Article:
Issue Maintaining consistency – Bradford City vs Exeter City – League Two Preview 2008/2009

As told by Michael Wood

Consistency (con-sis-ten-cy)
noun for use in Professional Football
1 personal: To maintain outstanding levels of performance over the length of a career.
2 for a team: To win all the time without fail except – maybe – when playing Brazil.

The word of the week in seven days that have seen England revert to heroes from zeros and heard Mark Lawn tell all that Omar Daley has a release clause in his contract is been this football specific variation on consistency.

For England – as with all football teams – consistency is defined by winning every game in emphatic style. A subnote in the thrashing of Croatia was that the national side needed more of the C word which stuck one as odd considering that a consensus seemed to have emerged that the Three Lions played badly all the time.

Derby County were consistent last season in the Premiership – they got beat all the time – but that is never what is meant in the football world.

Likewise when players are called on to be consistent very few people are suggesting that they maintain average levels of performance week in, week out. Omar Daley’s work on the left wing in the first seven games of the season has been impressive to say the least and now there are calls for the Jamaican winger to be “consistent”.

Since his arrival in England at Preston then Reading and during his Bradford City career Daley has been the very model of inconsistency veering between the unplayable for defenders to the unplayable for managers and he has enjoyed these patches of blistering form that justify his games in the wilderness. These variations seem to be the nature of the beast and probably have as much to do with the size and agility of the full backs, the widths of pitches and the service of team mates as they do Omar’s attitude which is oft and justifiably criticised.

Nevertheless the calls for a consistent Omar are decoded as a request for the winger to continue his mesmerising play at least until Christmas when he can be sold to the Championship and Chris Brandon might be fit to replace him.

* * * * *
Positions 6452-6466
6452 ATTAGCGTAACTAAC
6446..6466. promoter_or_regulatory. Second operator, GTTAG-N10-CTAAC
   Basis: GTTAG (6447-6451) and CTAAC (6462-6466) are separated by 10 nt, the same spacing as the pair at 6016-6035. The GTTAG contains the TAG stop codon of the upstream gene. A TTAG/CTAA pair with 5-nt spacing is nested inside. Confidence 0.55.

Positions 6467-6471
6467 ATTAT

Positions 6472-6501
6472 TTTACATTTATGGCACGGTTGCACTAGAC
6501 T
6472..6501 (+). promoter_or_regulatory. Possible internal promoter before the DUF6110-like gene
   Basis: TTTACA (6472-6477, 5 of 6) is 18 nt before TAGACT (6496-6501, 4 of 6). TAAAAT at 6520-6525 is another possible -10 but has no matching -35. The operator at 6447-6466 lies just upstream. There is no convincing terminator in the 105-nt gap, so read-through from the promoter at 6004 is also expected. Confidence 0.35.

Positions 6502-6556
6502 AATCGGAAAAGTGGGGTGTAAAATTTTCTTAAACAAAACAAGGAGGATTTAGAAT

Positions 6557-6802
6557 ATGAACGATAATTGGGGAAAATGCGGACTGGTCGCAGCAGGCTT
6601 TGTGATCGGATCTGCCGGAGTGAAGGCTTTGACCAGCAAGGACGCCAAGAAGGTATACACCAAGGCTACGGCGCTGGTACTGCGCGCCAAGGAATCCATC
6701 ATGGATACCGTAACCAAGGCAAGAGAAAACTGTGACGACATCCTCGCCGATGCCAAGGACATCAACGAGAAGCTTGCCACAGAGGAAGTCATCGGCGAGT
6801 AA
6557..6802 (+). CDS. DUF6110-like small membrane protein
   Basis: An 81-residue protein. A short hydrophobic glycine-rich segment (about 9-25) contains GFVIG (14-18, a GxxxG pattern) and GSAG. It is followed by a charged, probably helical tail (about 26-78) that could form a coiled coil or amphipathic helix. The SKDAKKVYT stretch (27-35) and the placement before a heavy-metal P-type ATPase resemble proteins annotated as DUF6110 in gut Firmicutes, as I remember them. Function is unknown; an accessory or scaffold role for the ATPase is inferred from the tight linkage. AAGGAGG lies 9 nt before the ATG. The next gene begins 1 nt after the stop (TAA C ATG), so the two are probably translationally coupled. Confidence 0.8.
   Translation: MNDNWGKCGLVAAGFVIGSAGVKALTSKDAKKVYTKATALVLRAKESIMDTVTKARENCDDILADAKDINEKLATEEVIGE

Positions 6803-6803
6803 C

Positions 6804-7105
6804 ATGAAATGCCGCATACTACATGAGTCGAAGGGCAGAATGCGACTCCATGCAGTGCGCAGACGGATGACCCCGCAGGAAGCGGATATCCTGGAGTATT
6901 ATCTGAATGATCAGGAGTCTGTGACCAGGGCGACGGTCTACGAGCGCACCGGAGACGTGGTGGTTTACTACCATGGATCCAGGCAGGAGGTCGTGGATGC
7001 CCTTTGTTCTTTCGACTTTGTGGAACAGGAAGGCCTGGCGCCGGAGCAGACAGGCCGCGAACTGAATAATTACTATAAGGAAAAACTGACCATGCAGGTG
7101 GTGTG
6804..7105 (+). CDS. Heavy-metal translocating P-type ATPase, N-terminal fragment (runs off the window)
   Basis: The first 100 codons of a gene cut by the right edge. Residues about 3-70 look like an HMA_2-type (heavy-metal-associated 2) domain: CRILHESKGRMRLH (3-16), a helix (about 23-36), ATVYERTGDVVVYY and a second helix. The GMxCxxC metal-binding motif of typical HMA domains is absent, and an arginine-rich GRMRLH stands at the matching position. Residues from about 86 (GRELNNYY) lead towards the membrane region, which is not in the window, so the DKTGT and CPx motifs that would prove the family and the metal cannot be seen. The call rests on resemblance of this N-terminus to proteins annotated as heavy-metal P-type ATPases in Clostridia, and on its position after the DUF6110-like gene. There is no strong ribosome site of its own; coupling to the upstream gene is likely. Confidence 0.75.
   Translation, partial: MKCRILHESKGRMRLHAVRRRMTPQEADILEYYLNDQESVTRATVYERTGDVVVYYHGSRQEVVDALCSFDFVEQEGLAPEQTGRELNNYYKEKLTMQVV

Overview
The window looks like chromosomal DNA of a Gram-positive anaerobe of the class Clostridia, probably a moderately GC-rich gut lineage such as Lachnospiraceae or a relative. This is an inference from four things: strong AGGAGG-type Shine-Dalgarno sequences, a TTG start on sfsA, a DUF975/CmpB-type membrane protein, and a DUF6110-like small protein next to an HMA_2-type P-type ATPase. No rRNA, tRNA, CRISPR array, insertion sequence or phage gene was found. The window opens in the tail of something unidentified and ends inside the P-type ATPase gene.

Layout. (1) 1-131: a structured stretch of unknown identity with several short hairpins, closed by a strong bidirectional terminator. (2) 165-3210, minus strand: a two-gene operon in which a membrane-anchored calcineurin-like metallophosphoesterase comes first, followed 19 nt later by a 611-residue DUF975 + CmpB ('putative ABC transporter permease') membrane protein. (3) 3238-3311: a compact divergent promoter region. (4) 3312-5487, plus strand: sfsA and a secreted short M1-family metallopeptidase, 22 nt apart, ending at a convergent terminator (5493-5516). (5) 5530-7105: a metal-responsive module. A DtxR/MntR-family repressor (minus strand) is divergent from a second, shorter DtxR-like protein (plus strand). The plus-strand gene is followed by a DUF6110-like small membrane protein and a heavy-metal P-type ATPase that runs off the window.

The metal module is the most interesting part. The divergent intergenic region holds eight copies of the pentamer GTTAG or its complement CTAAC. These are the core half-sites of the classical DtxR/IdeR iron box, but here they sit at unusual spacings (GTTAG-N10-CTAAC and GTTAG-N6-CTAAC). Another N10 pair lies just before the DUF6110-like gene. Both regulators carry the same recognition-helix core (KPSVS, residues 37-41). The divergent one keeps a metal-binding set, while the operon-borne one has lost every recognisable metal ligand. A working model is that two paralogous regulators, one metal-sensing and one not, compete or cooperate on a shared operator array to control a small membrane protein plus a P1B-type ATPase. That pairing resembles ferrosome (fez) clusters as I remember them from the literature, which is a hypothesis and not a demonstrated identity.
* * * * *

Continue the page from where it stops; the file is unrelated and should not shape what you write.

Brandon’s injury in a reserves win over Scunthorpe means he will not be making his long overdue Bradford City debut in the weekend tie with Exeter City and stays on the sidelines supporting the team he has always supported. Brandon no doubt appreciates what he is watching as much as the rest of the City fans. Being injured is no fun for any footballer but the pain of not playing on Saturday must be eased by seeing the side you should be in winning games.

Winning ways were re-established last weekend at Port Vale with Peter Thorne returning to scoring ways. Thorne speaks highly of his partnership with Michael Boulding which will continue when City face Exeter.

Another partnership that thrives is Lee Bullock and Paul McLaren who have worked out teething problems to build solidity. The challenge of playing at home against teams who pack defences has broken more midfield duos on the slide from grace than we – or Chris Brandon – care to recall but this pairing seem to enjoy holding the ball more than most which works well with the four other forward players attempts to make runs and find positions. Joe Colbeck and Omar Daley make those runs on the wings once more.

The back four continues to pick itself with the two Pauls Arnison and Heckingbottom at full back and Matthew Clarke and Graeme Lee in the middle. Rhys Evans has a clean sheet to build on from Port Vale.

All of which is consistency of a sort – how often has City’s one to eleven been so easy to name? – but the consistency City fans are hoping for is that definition of continued victory.

Exeter City – recently returning to the Football League – stand in the way. They have had an inconsistent start to the season losing three times at home but being unbeaten on their travels. They recorded a first win agianst Accrington Stanley last weekend and their promotion from the Conference last season gained them a reputation as hard to beat.

Nevertheless beat them City must – if only to maintain consistency.